The fundamental premise of professional negligence actions is that a business or individual can rely on the advice a professional adviser gives them.

However, in order to have a valid negligence claim against the professional, there are certain criteria which must be proved.

The first of these is to establish that the professional you are claiming against owed you a duty of care.

Once you have established the professional owed you a duty of care, you must then be able to demonstrate that the professional breached that duty and that the breach has caused you loss.

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Recent professional negligence case

A recent case brought by a bank in Trinidad & Tobago against a valuer of land looked carefully at the issue of breach of duty.

It confirmed that there are limits to the scope of a professional’s duty of care. It is not the case that the professional must protect you against all potential losses.

The case related to the valuation of land in Trinidad & Tobago, which was to be security for a $3 million loan.

The valuation of the land was being carried out for the guarantor of that loan, which was required by the bank providing the funds.

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Key details of the case

A local firm was instructed to carry out the valuation. In preparing their report, the valuer assumed that the land was available with vacant possession and that the guarantor had a good title to the land.

They also assumed that planning permission would be granted for commercial use of the land.

The land was valued by the valuer at $15 million, and therefore, the bank provided the loan in reliance on this valuation.

Both the borrower and the guarantor defaulted on the loan and made no repayments.

The bank therefore called in the loan.

When the bank attempted to sell the land, the highest offer received was $2 million, significantly less than the valuation and less than the loan amount itself.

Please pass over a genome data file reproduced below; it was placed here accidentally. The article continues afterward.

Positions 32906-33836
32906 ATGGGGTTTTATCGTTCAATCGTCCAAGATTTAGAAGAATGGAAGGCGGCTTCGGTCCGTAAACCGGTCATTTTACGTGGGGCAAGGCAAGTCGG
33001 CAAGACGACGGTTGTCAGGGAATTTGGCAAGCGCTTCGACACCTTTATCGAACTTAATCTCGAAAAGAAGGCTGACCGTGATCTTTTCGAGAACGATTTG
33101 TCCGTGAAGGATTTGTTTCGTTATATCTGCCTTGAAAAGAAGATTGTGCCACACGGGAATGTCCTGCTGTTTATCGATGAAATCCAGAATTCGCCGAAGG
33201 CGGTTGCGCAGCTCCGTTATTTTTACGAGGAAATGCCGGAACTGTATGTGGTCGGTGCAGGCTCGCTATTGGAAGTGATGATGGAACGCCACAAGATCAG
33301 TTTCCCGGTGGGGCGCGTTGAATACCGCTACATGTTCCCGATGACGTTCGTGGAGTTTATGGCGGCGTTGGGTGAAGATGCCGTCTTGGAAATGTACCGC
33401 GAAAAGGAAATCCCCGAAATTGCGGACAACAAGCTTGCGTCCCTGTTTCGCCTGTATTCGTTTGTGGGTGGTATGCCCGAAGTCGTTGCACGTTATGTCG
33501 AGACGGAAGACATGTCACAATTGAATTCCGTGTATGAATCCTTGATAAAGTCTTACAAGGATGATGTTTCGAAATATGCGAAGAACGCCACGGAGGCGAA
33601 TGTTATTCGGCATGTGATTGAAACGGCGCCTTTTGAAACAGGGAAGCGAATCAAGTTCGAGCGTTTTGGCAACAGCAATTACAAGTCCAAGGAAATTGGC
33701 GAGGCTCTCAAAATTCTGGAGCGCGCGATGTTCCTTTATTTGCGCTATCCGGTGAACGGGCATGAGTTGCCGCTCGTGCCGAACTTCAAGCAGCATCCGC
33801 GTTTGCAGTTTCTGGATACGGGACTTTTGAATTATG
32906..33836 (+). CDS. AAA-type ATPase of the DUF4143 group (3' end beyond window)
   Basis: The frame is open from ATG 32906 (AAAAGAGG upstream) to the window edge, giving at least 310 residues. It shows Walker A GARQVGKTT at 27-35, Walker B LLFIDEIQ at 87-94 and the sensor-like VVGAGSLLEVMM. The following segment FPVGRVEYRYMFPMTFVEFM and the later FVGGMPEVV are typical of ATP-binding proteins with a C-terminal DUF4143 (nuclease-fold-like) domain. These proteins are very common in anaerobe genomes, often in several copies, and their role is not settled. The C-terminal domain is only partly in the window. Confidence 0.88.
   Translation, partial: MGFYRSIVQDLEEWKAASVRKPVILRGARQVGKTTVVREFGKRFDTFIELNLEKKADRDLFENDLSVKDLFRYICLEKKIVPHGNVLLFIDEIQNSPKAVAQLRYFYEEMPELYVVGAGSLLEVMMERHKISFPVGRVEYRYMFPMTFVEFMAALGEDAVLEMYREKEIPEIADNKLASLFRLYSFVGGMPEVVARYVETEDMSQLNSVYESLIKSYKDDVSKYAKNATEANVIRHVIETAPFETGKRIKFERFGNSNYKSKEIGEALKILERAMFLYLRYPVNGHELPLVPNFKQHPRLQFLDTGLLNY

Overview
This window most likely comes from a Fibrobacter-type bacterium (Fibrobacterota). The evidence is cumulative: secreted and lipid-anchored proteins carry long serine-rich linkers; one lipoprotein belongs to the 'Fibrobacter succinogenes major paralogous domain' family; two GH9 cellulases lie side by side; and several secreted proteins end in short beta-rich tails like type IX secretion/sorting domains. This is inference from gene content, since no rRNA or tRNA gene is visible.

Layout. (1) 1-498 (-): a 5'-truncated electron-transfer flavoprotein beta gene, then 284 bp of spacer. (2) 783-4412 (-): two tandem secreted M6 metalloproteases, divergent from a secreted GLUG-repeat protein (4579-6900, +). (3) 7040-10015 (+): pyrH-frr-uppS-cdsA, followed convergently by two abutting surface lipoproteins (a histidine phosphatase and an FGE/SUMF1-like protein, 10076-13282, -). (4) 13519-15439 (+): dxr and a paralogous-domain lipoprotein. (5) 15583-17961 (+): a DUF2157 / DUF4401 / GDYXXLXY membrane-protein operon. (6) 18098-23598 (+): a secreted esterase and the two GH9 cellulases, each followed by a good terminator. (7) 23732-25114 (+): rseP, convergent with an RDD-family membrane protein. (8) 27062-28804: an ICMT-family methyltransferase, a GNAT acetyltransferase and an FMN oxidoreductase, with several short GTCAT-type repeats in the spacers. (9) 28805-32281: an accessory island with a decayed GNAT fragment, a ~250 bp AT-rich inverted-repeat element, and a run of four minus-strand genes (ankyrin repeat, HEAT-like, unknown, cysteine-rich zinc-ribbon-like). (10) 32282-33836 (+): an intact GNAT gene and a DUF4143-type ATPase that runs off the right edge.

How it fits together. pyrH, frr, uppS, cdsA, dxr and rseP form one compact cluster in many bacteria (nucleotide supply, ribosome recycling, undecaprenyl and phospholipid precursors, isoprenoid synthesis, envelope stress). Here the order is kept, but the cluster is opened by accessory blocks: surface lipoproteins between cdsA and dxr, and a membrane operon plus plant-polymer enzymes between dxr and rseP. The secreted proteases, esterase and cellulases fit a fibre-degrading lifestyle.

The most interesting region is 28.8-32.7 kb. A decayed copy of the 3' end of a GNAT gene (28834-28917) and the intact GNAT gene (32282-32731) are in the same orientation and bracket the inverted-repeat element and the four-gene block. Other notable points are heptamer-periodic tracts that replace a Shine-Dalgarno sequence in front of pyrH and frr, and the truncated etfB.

The offer was so low because it transpired that the guarantor did not have a good title to the land, the land could not be used for commercial use, and it was occupied, so it could not be sold with vacant possession.

Therefore, the security the bank held over the land was worthless.

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Outcome of the case

The bank brought a negligence claim against the valuer, but the claim against the valuer failed.

This was because the court found that the valuation was based on the assumption that there was good title to the land, and the scope of the valuer’s duty of care when preparing their report did not extend to advising on title to the land.

Suppose you believe you may have a negligence claim against a professional.

In that case, it will be necessary to determine that the professional owed you a duty of care and that the professional’s duty of care extended to the advice given.

In determining the scope of the duty of care owed by the professional to you, the purpose for which the advice was being sought or given will need to be considered, together with the risk that the professional was supposed to guard against.

If the professional’s duty of care did not extend to the negligent advice or omission which has caused you to suffer loss, your negligence claim against the professional is likely to fail.

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If you believe you have received negligent advice from a professional and you have suffered significant loss, please get in touch with our specialist dispute resolution team on:

0161 941 4000